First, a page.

The “envelope” of the cleanroom, or its air circulation boundaries, are very important. By implementing a positive or negative pressure in the cleanroom, the flow of air and contaminants are controlled. Positive pressure cleanrooms are better at keeping outside contaminants out, such as for semiconductor manufacturing, because air rushes out of the room whenever a door is opened. Negative pressure cleanrooms are designed so that fumes and particles generated inside it don’t escape (like for a hazardous microbe research facility). For this reason, special air-sealed doors are often used so that an “air lock” is created and entry/exit is tightly controlled. Sliding and swinging doors must also open slowly in order to avoid disturbing pressure gradients inside the room. (Understanding Air Pressure In Cleanrooms)
The other major concern in cleanrooms besides dust is static charge. Not only does dust itself carry static, people generate static charge when they are walking or working, as their clothes rub together and across certain surfaces. Did you realize that walking over a carpet can generate 35,000 volts, and the human body feels a shock when the voltage is higher than about 3,500 volts? (Static Electricity) Sensitive electronics can be damaged at voltages far below 3,500 volts. For this reason, most cleanrooms are equipped with ionization equipment (similar to HypoAir’s Bipolar Ionization, actually) that disperse ions into the air so that positively or negatively charged surfaces are changed into neutral surfaces very quickly. Ionization equipment may be installed in the fans, or attached to rods and beams that are suspended in the room. Airflow and ionization are designed together in order to deliver the ions to work surfaces in the least amount of time, thus neutralizing charges quickly before they build up and cause damage.
Even with all this technology of filtration and ionization, extreme manual cleaning is still required in cleanrooms. This checklist of cleaning suggests mopping the floors, vacuuming the walls, wiping down all surfaces and cleaning all windows before every shift/between shifts. Wow! That’s truly the kind of clean you can “eat off of”.
So…how do the principles of cleanrooms relate to our own homes? Of course it would be nice to live in a space with so little dust and germs, but it’s just not practical, nor comfortable–homes just would not be homes without eating, cooking, good smells, playing games, pets, comfy soft materials and many more activities and things! However, there are definitely some things to learn from cleanrooms.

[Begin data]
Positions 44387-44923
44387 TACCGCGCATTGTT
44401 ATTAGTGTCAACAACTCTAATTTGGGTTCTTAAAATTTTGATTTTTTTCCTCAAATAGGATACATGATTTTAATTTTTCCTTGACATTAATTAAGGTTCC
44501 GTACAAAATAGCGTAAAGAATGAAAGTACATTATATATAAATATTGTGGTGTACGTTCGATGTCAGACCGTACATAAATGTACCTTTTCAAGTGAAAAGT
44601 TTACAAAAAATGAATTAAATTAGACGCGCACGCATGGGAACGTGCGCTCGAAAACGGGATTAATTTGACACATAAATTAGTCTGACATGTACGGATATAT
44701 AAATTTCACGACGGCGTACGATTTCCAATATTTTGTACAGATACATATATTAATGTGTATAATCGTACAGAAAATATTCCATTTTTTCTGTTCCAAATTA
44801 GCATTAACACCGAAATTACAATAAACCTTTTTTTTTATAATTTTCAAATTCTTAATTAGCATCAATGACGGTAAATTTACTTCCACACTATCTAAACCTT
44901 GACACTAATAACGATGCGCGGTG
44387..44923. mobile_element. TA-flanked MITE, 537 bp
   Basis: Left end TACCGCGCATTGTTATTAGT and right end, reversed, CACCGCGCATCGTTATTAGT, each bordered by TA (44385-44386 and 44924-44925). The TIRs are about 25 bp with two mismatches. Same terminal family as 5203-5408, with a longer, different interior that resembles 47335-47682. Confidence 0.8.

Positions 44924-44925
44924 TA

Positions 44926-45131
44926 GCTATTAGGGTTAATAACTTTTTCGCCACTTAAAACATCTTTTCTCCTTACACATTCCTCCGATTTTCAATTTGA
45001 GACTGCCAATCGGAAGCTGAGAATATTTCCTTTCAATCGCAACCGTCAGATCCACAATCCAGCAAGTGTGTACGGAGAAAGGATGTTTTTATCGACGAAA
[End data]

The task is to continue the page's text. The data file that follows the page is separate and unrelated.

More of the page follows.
- Watch what you bring into the house! In our article “Check them at the door! ”, we explain how to bring how to bring less contaminants into your house by taking your shoes off (and having a place to store them), getting a good doormat, and manage pets that bring in contaminants. It also helps to get a floor cleaning tool that you will use often. I absolutely love using my CrossWave floor and area rug cleaner by Bissell ($257); it’s cut my floor cleaning time in half by vacuuming and mopping at the same time. If you check local discount stores, there are many reconditioned models that sell for less than half this price (I got mine at Ollie’s). In addition, of course the manufacturer wants you to use their patented floor cleaner, and states that using any other cleaner will violate the warranty. Unfortunately, Bissell products mostly rate an “D” grade from the Environmental Working Group for toxicity to humans and the environment, but if you do decide to substitute a non-toxic cleaner, we have just the one for you: TotalClean. With no fragrance and no toxicity, you can clean your floors as often as you want without adding more VOCs and chemicals to your home.
- Use the best filtration you can afford to cut down on dust and microbes in your air. Obviously you don’t want the constant whir of ventilation or to change 14 filters a week like cleanrooms, but using a MERV 12-13 filter in your HVAC and changing it regularly will help minimize breathing in particulates. If you live in an urban or dusty area, add standalone HEPA filters to your home.
- Use Bipolar Ionization to control dust, microbes and static too. Cleanrooms depend on ionization to control static charges, but they also benefit from the other effects of this technology: ions help the filters to grab more dust and ions disable microbes like viruses and bacteria. Our Germ Defender, Upgraded Air Angel Mobile and Whole Home Polar Ionizer each send out millions of ions into the air to do the same thing in your home.
- Try to keep the cleaning on schedule. We know, life gets in the way of routine a lot of times. However, when the cleanroom doesn’t get cleaned on time, things start to go awry, and when your home suffers from cleaning neglect, your own health could suffer for it! Enlist help, reward yourself, do whatever it takes to keep the dust and germs at bay, because a clean home is really a dose of good medicine for your own body!
Photo by Tanner Marquis on Unsplash